Canada PM presses China on rights, signs C$1.2 billion in deals
By Brenda Goh
SHANGHAI (Reuters) - Canadian Prime Minister Justin Trudeau said on Thursday he had had difficult conversations with Chinese leaders on human rights, as his government announced the signing of 56 deals with China worth more than C$1.2 billion ($915 million).
Trudeau is seeking deeper ties with China but a trade dispute over canola, government divisions over China policy and the case of a detained citizen could limit his gains.
A day earlier, the family of Canadian citizen Kevin Garratt, indicted by China in January on charges of spying and stealing state secrets, expressed frustration by the lack of progress in securing his release.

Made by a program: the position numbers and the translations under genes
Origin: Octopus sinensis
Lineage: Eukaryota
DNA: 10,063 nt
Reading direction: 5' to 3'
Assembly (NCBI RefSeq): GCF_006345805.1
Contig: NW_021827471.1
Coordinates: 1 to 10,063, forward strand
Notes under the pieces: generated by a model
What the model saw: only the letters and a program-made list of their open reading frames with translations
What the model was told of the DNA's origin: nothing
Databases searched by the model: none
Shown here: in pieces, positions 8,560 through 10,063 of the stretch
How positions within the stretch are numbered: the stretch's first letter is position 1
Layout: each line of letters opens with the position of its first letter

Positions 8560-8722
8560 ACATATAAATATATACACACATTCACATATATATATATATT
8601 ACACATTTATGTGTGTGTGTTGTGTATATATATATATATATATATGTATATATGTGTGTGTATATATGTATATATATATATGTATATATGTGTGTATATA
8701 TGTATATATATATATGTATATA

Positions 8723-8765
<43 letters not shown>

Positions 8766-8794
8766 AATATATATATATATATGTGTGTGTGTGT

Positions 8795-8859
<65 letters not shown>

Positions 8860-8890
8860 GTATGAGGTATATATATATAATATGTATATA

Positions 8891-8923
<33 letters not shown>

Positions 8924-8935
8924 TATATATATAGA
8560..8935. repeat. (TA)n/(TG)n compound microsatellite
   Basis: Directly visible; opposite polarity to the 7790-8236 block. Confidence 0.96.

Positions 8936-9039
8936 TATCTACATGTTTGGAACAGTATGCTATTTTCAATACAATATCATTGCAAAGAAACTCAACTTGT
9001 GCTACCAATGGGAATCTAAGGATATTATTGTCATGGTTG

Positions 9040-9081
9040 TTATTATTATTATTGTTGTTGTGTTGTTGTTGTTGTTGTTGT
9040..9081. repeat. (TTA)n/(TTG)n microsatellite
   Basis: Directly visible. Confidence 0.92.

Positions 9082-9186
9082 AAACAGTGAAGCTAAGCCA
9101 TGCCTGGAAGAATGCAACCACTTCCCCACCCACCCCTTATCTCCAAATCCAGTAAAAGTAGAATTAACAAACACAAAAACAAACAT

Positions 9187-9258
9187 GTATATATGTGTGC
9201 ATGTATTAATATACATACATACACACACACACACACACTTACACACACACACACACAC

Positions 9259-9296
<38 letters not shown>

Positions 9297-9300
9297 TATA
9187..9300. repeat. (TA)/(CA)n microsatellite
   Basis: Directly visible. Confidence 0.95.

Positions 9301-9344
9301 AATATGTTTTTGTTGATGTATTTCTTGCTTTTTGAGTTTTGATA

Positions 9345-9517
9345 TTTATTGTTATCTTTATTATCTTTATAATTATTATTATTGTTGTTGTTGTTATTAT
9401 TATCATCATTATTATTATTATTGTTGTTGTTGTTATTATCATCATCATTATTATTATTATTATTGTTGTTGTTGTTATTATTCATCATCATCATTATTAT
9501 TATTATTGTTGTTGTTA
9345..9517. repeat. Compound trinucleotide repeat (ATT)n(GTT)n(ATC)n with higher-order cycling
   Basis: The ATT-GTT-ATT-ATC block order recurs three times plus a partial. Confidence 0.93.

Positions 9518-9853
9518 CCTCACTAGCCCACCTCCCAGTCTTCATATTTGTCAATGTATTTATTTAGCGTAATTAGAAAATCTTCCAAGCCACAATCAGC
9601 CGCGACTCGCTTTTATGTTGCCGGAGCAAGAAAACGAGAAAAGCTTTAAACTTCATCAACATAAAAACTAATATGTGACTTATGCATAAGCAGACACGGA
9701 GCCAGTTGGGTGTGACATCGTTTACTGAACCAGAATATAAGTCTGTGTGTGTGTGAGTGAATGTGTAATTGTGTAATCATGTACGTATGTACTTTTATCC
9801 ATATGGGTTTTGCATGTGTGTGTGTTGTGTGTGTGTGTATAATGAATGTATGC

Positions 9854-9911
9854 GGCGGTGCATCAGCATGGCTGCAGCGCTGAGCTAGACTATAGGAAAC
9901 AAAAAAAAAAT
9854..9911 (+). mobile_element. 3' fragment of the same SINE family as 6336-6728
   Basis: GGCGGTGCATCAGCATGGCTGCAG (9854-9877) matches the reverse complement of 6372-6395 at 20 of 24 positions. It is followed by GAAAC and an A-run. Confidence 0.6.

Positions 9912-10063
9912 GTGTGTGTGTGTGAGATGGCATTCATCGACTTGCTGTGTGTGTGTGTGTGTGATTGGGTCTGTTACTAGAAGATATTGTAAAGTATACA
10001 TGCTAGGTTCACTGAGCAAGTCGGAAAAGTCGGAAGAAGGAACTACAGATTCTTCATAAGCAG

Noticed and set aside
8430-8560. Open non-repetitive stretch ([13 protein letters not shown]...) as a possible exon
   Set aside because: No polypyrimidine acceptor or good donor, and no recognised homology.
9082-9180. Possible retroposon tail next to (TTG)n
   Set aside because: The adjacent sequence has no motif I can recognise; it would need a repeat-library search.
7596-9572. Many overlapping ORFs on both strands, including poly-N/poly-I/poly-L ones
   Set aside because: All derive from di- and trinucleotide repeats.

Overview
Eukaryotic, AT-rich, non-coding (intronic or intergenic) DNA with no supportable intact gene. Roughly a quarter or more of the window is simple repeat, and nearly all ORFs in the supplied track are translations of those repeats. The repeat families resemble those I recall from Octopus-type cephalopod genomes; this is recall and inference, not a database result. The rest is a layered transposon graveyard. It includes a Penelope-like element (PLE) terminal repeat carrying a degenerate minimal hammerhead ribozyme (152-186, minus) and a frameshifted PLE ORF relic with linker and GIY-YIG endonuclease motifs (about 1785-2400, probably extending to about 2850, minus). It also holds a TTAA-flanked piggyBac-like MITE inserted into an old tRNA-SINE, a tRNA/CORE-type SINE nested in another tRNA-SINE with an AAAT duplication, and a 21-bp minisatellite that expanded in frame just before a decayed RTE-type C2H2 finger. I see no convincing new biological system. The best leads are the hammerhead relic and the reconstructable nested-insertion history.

Speaking to businesspeople in China's commercial capital of Shanghai following meetings with Chinese President Xi Jinping and Premier Li Keqiang in Beijing, Trudeau said he told both men that acceptance of diverse perspectives would strengthen China.
"And I remind everyone that as a country that has seen the benefits first hand of free expression and good governance, Canada encourages China to do more to promote and protect human rights," he said.
"I know these are not easy conversations to have but they are necessary ones."
China, the world's second-largest economy, has also tried to sell Trudeau on a free trade treaty similar to pacts China has sealed with Australia and New Zealand.
Speaking earlier to reporters, Canadian trade minister Chrystia Freeland said Canadians should be proud China was interested in their country but signaled Canada was in no rush to strike a free trade agreement. Continued...